After driving around in search of McKinley and Barrett, defendant and his associates finally located them having a conversation with Zina Everett and Donnita Bunch in the lobby of Morgan's apartment building on School Street in Yonkers. According to Bunch's trial testimony, a group of three or four individuals, including defendant, entered the lobby. 1 Bunch testified that defendant, whom she knew from school, quickly "jumped" and then began punching McKinley on the left side of his chest. The "punching" motion, which, as Bunch demonstrated for the jury, resembled a stabbing motion, was repeated some three times. Bunch, however, did not see a weapon in defendant's hands from her vantage point of approximately five feet away.

Shortly thereafter, gunshots were heard. Bunch and Everett ran into a nearby hallway, Morgan looked out her apartment window in time to see defendant and three others chasing McKinley and Barrett, and a third eyewitness, Eleanor Brown, also saw a chase from her apartment window. Brown and Morgan both stated that one of the men stopped and, with arms extended, fired twice at the men who were being chased. Morgan, Santiago and Villar all saw McKinley fall to the ground, pick himself up and run into a nearby car. Villar identified Ortiz as the shooter, but Ortiz told his companions that he had only begun shooting after he saw Mercado doing so. Mercado also acknowledged shooting "the guy" who hit him with a bottle. Barrett was subsequently treated for a gunshot wound. McKinley had a superficial gunshot wound, a superficial abrasion and two deep stab wounds. McKinley ultimately died as a result of these wounds, which penetrated his heart and lungs.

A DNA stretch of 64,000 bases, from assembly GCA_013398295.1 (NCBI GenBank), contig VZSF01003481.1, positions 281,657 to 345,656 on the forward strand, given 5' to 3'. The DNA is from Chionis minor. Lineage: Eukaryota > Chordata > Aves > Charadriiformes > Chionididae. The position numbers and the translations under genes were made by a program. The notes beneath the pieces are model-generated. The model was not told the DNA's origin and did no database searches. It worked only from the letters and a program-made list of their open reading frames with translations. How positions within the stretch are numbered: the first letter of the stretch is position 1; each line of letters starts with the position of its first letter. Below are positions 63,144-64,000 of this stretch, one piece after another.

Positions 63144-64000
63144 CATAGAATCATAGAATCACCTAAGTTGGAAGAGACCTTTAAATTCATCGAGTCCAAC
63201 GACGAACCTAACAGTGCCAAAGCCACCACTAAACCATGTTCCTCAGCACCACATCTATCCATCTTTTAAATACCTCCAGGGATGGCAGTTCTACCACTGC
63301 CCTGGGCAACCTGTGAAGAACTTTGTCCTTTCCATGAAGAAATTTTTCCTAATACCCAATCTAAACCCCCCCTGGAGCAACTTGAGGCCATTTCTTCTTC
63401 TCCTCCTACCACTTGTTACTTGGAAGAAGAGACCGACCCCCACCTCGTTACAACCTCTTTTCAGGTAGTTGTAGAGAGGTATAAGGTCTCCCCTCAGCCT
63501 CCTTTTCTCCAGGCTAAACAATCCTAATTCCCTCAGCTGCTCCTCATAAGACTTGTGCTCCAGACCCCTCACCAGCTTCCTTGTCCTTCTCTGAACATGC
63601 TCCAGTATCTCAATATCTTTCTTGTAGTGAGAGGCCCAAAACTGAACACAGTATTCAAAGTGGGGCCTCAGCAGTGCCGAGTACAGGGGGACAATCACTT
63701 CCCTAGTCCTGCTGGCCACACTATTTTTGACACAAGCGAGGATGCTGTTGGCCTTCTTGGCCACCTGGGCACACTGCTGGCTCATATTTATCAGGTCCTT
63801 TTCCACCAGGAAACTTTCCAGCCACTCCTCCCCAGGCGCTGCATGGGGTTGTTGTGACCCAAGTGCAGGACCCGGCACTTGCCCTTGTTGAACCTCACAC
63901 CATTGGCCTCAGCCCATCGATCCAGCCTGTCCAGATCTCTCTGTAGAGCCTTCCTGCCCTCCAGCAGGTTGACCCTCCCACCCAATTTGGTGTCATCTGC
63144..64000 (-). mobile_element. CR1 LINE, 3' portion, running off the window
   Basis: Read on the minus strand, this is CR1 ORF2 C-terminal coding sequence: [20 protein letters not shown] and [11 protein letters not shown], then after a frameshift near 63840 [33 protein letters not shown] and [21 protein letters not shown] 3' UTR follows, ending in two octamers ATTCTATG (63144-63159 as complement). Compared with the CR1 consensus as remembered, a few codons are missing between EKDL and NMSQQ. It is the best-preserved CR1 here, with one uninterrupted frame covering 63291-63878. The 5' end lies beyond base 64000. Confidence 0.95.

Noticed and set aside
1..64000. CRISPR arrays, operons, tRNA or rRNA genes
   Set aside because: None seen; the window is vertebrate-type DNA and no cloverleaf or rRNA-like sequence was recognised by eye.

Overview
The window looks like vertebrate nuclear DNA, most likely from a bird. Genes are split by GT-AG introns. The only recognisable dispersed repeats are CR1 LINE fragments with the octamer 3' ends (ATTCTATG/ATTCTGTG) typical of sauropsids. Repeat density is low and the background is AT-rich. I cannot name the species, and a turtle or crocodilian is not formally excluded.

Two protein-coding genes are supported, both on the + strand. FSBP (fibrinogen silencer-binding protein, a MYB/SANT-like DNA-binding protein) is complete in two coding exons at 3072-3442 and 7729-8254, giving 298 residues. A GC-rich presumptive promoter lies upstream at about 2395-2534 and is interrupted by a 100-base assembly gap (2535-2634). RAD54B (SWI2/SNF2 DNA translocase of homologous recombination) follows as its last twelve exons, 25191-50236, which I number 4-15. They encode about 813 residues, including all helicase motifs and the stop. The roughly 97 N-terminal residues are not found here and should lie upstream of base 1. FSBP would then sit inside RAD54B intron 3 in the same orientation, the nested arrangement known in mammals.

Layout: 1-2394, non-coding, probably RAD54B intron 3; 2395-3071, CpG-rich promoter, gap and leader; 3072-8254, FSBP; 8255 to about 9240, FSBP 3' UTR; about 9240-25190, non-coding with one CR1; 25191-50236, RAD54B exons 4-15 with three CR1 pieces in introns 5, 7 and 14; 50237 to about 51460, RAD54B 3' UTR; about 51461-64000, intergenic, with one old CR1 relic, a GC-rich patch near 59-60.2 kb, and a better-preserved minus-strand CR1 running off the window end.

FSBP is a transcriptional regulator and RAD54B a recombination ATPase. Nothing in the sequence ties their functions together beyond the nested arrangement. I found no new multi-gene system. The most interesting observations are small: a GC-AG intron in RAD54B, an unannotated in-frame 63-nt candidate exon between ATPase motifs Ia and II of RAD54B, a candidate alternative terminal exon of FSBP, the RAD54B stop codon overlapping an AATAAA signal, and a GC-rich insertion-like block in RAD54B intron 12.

The Disputed Pretrial Statements

In addition to the foregoing eyewitness and forensic testimony, the People introduced the pretrial statements that are the focus of this appeal. The first of these was a redacted transcript of the Wade hearing testimony given by Zina Everett, which was read to the jury as part of the People's evidence-in-chief. Everett, who had become unavailable in the interim, gave testimony at the Wade hearing that essentially paralleled Bunch's trial testimony. The only significant differences between Everett's Wade hearing testimony and Bunch's trial testimony was Everett's assertion that she had seen some unidentified object in defendant's hand.